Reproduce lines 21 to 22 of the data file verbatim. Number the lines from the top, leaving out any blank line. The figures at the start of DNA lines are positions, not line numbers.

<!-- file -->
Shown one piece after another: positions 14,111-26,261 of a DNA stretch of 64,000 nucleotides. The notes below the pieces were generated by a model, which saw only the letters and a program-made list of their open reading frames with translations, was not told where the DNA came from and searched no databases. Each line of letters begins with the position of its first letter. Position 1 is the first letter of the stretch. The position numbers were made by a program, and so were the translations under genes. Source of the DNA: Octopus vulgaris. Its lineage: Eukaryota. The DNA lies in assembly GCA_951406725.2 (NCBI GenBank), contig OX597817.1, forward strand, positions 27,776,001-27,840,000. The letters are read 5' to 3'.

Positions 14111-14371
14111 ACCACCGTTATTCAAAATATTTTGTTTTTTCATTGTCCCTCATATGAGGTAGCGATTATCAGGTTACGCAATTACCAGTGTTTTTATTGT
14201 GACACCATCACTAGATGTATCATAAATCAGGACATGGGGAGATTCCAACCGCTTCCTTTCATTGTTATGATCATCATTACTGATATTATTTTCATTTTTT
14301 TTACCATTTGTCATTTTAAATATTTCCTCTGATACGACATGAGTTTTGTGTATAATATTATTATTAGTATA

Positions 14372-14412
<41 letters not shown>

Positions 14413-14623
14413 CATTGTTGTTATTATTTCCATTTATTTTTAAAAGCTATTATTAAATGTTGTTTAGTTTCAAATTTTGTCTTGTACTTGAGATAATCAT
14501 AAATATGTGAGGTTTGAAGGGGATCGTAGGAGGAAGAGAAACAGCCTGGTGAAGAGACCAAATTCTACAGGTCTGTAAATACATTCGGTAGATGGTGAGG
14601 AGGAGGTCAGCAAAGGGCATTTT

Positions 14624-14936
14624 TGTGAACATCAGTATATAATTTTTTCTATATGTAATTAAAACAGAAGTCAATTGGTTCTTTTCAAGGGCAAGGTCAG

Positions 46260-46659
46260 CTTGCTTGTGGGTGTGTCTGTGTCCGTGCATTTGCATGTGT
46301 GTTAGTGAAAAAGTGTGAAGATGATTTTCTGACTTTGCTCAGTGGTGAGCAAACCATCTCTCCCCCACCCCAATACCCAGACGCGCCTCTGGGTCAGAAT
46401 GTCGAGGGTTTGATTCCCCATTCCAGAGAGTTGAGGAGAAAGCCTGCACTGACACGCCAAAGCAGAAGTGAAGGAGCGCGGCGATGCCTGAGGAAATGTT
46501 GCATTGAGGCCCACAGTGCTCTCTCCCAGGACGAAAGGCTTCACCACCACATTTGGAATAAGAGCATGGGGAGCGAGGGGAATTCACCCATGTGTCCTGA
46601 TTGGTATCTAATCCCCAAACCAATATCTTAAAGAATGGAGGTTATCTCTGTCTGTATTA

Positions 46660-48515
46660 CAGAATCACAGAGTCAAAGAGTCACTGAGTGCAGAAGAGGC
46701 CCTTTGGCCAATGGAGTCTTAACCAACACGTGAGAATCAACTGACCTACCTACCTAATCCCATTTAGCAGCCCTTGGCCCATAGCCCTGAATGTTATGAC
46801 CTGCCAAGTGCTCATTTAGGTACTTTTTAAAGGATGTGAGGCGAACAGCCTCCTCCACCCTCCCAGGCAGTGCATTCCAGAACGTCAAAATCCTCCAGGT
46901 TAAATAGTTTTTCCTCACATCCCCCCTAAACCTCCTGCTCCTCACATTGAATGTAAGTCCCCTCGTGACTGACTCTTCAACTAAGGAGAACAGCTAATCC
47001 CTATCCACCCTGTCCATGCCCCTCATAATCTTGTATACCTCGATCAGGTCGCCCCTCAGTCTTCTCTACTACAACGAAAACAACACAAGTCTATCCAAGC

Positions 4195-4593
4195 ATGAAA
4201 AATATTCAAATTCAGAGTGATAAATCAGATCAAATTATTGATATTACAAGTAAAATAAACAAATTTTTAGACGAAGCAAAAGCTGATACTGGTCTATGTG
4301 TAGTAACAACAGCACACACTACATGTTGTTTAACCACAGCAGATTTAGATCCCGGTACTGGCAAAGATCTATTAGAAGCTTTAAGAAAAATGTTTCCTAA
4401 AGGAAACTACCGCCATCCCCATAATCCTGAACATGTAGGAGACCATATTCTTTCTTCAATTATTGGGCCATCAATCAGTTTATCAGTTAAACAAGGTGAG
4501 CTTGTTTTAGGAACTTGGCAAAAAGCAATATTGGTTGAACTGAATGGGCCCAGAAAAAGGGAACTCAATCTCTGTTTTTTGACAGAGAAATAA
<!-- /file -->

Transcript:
46660 CAGAATCACAGAGTCAAAGAGTCACTGAGTGCAGAAGAGGC
46701 CCTTTGGCCAATGGAGTCTTAACCAACACGTGAGAATCAACTGACCTACCTACCTAATCCCATTTAGCAGCCCTTGGCCCATAGCCCTGAATGTTATGAC